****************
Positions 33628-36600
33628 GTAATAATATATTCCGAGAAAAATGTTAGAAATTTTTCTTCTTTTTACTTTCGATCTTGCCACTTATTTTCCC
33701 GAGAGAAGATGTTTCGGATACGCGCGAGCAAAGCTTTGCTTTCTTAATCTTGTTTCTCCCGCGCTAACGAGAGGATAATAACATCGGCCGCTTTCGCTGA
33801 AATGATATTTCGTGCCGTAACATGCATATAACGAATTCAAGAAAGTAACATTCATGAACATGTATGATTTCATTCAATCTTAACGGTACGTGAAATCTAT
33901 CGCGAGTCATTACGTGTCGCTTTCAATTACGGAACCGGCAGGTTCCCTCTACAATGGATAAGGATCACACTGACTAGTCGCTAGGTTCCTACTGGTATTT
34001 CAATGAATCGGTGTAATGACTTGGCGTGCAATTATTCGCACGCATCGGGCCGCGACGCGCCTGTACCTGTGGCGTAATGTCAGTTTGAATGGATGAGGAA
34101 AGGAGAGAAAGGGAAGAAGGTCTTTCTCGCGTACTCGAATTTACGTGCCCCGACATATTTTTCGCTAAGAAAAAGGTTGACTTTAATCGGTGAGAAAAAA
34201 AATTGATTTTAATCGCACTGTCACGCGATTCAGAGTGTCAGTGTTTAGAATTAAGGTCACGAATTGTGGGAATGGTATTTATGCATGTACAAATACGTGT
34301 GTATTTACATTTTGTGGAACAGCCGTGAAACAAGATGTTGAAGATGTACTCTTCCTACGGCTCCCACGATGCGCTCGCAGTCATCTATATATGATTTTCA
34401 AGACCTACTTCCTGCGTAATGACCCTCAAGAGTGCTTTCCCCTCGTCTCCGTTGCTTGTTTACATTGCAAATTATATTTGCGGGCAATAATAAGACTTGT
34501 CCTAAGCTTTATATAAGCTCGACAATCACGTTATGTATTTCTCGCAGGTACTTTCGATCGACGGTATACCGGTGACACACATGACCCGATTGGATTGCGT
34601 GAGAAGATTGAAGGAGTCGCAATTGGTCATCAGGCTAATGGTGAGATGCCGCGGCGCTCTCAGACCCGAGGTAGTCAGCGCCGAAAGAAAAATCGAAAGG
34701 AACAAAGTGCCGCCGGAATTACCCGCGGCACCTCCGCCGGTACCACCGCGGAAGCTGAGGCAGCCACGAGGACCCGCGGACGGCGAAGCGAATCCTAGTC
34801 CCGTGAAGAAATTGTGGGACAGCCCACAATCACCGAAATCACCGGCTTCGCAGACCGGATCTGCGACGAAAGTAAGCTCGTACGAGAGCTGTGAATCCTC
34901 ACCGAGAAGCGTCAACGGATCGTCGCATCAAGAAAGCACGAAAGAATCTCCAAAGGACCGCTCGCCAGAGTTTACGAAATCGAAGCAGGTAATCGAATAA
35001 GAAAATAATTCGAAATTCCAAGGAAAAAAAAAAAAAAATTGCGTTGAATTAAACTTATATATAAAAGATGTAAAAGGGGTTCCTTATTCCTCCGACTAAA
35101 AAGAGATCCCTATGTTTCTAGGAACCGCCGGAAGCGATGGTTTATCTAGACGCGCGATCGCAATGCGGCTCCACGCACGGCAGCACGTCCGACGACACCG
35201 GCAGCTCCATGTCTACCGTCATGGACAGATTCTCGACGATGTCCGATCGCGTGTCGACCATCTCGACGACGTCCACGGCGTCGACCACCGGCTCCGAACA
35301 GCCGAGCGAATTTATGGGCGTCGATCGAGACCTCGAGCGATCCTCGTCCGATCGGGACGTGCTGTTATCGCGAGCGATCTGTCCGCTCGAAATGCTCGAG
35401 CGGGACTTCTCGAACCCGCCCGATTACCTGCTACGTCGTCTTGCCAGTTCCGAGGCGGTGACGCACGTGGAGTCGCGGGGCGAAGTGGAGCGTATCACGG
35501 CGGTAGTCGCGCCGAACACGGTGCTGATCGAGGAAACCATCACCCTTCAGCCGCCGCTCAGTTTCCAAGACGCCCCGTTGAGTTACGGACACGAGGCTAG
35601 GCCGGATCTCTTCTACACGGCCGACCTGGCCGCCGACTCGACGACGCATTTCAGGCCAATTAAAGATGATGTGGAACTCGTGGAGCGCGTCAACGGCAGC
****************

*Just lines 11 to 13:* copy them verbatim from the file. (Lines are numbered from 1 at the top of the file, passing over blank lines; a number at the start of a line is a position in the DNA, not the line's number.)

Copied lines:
34501 CCTAAGCTTTATATAAGCTCGACAATCACGTTATGTATTTCTCGCAGGTACTTTCGATCGACGGTATACCGGTGACACACATGACCCGATTGGATTGCGT
34601 GAGAAGATTGAAGGAGTCGCAATTGGTCATCAGGCTAATGGTGAGATGCCGCGGCGCTCTCAGACCCGAGGTAGTCAGCGCCGAAAGAAAAATCGAAAGG
34701 AACAAAGTGCCGCCGGAATTACCCGCGGCACCTCCGCCGGTACCACCGCGGAAGCTGAGGCAGCCACGAGGACCCGCGGACGGCGAAGCGAATCCTAGTC